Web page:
Batja Mesquita On How Different Cultures Experience Emotions

Caitlin Zaloom at Public Books:

Caitlin Zaloom (CZ): Your book presents a counterintuitive perspective: that emotions live between people, not only inside them. How did you come to see emotions as fundamentally social?

Batja Mesquita (BM): It is never clear how you get interested in a question, but the roots probably lie with my parents. They were Jewish. They survived the Second World War in hiding. At the end of the war, my mom was an orphan and my dad’s family was heavily reduced. There were so many losses and also fears that I knew about as a child. I don’t know how early I knew about them, but my parents were not particularly secretive about their experiences. Still, I couldn’t quite understand the emotions that my parents had from things that happened in the moment. I was always trying to understand where their emotions came from. As a four-year-old I didn’t know that I was going to become a professor who studies culture and emotion, of course. I do think, though, that the question where emotions come from has always been an interest of mine and may have been an interest of necessity all of my life.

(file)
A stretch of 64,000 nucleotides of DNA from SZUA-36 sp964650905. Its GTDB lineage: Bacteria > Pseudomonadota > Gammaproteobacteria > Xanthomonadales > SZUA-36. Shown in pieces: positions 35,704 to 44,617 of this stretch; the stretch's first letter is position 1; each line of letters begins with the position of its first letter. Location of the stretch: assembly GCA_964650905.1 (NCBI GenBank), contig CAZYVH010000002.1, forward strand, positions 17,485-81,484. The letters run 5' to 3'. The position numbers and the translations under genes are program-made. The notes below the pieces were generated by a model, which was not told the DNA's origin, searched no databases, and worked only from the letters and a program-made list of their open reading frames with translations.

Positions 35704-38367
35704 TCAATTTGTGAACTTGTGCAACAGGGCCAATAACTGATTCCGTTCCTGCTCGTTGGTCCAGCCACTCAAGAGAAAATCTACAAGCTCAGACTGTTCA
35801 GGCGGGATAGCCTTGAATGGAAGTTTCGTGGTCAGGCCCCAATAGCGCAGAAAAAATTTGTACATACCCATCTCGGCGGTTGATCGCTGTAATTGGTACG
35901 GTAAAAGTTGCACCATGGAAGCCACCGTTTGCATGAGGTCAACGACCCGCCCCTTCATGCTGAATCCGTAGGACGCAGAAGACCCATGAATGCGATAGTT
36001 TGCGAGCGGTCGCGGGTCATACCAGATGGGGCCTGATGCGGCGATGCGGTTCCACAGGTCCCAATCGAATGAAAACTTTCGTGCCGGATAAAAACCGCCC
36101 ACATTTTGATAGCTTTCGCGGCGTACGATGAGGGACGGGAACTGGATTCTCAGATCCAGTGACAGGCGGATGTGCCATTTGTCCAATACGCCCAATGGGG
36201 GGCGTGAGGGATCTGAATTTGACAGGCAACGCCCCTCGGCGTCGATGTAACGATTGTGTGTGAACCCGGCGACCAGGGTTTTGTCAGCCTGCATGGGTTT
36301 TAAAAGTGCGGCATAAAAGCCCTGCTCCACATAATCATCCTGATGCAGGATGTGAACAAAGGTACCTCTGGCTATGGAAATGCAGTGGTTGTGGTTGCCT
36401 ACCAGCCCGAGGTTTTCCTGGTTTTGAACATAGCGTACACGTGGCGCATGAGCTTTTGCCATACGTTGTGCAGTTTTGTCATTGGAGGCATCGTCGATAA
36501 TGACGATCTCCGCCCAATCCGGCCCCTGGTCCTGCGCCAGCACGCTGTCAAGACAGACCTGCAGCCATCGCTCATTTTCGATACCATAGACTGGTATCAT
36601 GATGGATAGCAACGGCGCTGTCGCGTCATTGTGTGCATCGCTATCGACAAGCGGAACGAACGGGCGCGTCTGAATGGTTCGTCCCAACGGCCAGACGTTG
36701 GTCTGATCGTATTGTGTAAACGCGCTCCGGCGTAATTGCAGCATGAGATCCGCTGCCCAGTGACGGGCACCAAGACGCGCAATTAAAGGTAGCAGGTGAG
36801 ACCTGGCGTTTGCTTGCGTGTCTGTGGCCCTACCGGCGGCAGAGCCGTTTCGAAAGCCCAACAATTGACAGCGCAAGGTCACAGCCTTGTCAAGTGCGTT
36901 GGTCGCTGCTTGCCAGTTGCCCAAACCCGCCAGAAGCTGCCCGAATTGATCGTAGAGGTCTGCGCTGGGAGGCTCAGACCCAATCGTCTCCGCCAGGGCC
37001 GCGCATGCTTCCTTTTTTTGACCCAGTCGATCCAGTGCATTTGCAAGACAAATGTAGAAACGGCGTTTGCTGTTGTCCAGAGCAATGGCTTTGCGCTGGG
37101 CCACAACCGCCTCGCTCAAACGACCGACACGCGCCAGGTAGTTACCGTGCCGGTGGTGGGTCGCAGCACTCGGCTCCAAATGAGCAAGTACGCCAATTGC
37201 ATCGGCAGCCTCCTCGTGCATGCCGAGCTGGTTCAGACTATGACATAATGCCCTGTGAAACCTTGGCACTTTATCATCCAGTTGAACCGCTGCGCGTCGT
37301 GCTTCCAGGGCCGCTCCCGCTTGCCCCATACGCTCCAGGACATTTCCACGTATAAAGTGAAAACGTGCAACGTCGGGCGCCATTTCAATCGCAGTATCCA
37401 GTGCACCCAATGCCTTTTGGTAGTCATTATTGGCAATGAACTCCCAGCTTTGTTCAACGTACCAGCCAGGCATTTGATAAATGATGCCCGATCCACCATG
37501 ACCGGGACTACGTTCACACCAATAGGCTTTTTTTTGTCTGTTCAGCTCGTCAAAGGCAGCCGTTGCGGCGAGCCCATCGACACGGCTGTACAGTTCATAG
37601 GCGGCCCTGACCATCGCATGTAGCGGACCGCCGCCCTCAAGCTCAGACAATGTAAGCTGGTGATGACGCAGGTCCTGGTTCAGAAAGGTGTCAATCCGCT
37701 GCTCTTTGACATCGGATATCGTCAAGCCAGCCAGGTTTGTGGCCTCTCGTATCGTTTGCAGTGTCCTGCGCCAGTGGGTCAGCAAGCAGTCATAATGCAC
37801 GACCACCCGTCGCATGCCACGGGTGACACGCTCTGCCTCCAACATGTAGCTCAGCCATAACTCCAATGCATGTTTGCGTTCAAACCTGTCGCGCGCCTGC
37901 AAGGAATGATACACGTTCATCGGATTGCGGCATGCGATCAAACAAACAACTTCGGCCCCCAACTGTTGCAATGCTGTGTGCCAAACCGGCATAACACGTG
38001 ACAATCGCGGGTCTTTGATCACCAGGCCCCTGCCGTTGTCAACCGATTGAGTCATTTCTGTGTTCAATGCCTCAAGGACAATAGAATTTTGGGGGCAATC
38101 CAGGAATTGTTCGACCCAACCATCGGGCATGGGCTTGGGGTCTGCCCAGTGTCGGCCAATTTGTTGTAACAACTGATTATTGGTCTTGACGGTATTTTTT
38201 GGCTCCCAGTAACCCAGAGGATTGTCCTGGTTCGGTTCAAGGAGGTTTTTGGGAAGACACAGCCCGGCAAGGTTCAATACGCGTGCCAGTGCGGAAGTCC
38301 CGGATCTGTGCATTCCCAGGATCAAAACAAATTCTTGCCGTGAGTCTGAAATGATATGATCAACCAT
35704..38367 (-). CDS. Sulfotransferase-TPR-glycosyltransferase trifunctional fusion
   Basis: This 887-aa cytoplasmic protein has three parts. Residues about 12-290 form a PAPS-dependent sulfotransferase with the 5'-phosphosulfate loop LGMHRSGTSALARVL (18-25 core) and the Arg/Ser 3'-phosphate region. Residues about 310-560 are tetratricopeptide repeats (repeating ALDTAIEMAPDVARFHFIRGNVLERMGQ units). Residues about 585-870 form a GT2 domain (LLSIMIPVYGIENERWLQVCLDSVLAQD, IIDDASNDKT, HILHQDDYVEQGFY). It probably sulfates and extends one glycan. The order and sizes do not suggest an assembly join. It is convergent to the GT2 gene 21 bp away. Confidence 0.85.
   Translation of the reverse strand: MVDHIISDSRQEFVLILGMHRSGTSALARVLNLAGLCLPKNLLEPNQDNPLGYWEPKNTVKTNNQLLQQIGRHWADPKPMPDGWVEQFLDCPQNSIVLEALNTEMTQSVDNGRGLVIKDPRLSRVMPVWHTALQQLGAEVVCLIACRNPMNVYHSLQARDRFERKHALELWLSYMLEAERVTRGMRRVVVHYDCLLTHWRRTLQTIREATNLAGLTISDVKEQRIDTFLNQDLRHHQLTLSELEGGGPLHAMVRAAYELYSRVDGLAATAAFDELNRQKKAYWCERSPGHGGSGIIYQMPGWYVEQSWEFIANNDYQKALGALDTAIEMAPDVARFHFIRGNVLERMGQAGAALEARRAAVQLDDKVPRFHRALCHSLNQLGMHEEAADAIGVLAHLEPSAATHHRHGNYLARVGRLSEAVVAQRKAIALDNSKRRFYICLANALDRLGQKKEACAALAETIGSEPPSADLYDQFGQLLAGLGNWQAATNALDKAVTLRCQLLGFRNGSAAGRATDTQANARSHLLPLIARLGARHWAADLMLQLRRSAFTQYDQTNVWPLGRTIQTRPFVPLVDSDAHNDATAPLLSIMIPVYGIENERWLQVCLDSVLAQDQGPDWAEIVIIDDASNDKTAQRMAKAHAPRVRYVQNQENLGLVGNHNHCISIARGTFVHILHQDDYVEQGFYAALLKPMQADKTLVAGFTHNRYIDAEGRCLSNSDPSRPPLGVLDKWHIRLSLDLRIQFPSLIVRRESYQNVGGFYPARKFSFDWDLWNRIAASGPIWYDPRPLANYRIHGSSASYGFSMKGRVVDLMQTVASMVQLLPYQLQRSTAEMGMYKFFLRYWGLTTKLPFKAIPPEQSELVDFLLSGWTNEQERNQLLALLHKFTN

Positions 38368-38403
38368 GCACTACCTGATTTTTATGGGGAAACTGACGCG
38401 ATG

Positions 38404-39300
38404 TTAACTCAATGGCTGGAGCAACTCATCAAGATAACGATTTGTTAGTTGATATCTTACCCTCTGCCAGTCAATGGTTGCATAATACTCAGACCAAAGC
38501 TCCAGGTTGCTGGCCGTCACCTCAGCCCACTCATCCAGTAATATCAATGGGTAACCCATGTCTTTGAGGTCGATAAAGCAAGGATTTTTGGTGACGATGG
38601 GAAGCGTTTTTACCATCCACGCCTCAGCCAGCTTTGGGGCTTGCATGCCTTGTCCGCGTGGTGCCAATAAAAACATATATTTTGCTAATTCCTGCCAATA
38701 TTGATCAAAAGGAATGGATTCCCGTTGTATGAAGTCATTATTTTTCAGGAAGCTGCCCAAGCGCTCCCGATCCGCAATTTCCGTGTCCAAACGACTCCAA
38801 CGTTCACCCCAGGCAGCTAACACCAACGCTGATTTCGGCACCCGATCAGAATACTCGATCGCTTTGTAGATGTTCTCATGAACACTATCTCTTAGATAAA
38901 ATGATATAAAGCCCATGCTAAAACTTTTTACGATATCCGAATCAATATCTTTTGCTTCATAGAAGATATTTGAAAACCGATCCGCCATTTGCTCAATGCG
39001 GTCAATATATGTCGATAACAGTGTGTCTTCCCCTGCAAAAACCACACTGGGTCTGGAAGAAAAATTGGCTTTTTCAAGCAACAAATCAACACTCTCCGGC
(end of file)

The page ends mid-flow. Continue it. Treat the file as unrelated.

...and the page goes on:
More here.